A collection celebrating the best of the Halo series should have been a surefire win, right? Just bundle some fantastic games together in one package, allow for online multiplayer and co-op support and just call it a day. Unfortunately, Halo: The Master Chief Collection was anything but a simple win for 343 Industries, as players were met with a series of matchmaking issues and overall problems that plagued the overall experience at launch.
343 Industries set to work repairing the damaged reputation of The Master Chief Collection, spending months fixing the issues plaguing the game’s matchmaking. Updates have also seen Halo 3: ODST and Halo: Reach added to the game, along with a PC release that included cross-play, and seasons which have added reams of cosmetic items to personalise your characters. Sure, the PC release was also a bit of a mess at first, but there you go.
Developer: Facepunch Publisher: Facepunch Platform(s): PC, PS4, Xbox One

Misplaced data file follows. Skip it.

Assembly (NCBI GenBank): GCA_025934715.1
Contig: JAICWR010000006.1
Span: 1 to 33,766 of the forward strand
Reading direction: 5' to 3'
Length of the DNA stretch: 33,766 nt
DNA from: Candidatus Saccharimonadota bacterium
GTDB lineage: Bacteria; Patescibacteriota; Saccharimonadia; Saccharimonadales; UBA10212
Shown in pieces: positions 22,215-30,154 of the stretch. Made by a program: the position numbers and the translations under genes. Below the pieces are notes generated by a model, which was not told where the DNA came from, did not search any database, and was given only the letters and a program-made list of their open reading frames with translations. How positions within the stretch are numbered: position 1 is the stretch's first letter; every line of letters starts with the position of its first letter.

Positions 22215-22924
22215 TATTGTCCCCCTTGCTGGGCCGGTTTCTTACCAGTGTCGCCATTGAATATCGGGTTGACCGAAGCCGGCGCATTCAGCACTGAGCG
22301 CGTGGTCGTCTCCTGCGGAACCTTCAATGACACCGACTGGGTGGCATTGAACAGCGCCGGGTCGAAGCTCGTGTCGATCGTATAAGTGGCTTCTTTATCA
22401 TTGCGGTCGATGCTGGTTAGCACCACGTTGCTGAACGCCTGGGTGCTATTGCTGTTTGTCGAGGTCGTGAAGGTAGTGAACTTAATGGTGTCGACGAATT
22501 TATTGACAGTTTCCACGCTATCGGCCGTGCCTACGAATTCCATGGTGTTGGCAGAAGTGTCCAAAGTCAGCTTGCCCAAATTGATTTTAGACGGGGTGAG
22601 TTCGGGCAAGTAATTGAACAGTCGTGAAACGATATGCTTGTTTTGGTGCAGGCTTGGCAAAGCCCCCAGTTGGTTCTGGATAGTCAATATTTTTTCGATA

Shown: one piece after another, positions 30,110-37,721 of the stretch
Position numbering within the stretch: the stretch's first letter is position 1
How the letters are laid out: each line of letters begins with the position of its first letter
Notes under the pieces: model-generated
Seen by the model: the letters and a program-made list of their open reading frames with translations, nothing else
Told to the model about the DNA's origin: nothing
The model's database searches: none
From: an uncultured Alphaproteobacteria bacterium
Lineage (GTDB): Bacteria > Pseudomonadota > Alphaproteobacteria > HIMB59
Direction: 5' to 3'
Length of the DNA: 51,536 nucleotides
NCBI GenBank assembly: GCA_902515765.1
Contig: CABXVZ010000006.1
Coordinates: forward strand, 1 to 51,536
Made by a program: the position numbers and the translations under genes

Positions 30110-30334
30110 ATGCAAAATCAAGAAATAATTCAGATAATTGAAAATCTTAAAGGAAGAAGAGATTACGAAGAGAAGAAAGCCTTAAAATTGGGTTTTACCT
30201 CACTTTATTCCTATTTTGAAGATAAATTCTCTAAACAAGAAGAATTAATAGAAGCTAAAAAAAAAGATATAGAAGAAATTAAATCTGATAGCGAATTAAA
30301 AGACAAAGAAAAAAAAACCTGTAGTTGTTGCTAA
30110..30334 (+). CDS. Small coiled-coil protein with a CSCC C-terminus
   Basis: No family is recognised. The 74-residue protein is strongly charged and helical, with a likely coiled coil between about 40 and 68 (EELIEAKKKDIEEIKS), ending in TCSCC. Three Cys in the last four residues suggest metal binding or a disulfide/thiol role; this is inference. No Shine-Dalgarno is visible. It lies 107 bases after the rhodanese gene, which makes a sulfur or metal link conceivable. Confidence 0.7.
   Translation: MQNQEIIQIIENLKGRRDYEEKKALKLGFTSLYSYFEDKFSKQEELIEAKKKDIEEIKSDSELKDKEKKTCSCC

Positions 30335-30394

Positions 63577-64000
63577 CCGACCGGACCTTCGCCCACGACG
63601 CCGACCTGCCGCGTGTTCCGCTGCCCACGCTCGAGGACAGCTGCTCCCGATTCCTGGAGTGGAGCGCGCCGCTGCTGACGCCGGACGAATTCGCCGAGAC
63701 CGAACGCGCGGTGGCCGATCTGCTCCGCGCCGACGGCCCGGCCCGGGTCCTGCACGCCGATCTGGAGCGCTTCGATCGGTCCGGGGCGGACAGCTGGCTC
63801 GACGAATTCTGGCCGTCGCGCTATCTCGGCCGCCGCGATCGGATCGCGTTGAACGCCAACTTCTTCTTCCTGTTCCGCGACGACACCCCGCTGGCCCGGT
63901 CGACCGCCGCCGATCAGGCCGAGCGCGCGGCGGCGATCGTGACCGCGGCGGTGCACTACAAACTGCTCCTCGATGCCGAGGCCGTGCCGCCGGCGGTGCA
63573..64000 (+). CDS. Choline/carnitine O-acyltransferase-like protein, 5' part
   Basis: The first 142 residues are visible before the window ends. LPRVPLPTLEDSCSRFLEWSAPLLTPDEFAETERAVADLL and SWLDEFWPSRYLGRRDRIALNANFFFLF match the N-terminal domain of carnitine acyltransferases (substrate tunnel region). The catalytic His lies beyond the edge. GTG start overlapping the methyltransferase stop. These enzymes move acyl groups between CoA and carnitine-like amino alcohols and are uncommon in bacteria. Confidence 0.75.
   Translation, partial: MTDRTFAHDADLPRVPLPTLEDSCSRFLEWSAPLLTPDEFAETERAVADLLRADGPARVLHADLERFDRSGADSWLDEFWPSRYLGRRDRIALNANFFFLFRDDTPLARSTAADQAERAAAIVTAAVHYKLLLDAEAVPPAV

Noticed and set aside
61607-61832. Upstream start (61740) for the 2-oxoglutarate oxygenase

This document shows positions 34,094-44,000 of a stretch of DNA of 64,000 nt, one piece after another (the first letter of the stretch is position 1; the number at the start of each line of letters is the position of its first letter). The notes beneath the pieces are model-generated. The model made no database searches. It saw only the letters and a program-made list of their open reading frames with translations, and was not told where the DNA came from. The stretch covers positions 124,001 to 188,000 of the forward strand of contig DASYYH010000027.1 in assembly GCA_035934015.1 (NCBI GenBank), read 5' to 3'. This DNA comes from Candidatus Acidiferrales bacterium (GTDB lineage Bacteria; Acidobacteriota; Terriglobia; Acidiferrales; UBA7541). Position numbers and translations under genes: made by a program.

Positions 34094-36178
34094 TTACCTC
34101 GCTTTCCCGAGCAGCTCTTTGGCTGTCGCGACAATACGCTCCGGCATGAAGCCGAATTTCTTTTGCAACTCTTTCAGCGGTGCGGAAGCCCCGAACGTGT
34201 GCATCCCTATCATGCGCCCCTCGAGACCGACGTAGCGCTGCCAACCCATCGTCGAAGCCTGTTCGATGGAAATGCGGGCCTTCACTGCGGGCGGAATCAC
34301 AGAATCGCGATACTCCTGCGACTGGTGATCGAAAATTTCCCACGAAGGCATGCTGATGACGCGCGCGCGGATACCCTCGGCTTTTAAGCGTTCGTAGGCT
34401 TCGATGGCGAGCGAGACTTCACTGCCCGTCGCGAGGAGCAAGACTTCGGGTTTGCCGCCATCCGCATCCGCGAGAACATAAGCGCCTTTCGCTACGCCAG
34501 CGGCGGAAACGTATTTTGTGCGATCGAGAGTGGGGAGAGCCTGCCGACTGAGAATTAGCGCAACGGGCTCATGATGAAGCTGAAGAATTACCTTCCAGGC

The early to mid-2010s were dominated by survival games like ARK and DayZ, so it’s not too much of a surprise to learn that Rust wasn’t quite the world conquering juggernaut that it became more recently. In those early days, Rust was quite a barebones experience that relied on the interaction with other players in order to be truly enjoyable. It also borrowed pretty heavily from the DayZ experience by including zombie enemies and allowing players to be dicks to each other. There was potential, but it wasn’t all there yet.
Over the years, the developers have introduced hundreds of improvements and quality of life updates that have turned Rust into one of the most talked about games of the past few years. The spate of Twitch streamers flocking to the game for a while also helped, with the game hitting a peak concurrent player count in February 2021 of 245K players on Steam.
Alongside Fortnite came the rise of battle royales, particularly thanks to PUBG, but no game had truly pushed the genre to the masses across PC and consoles. Fortnite did just that, with its free-to-play battle royale offering launching just a couple of months after the main game. Now, battle royale is the main game, with the original version of Fortnite, Save The World, having been killed off. All that hard work and effort was sacrificed on the pyre so we can watch Thanos dab.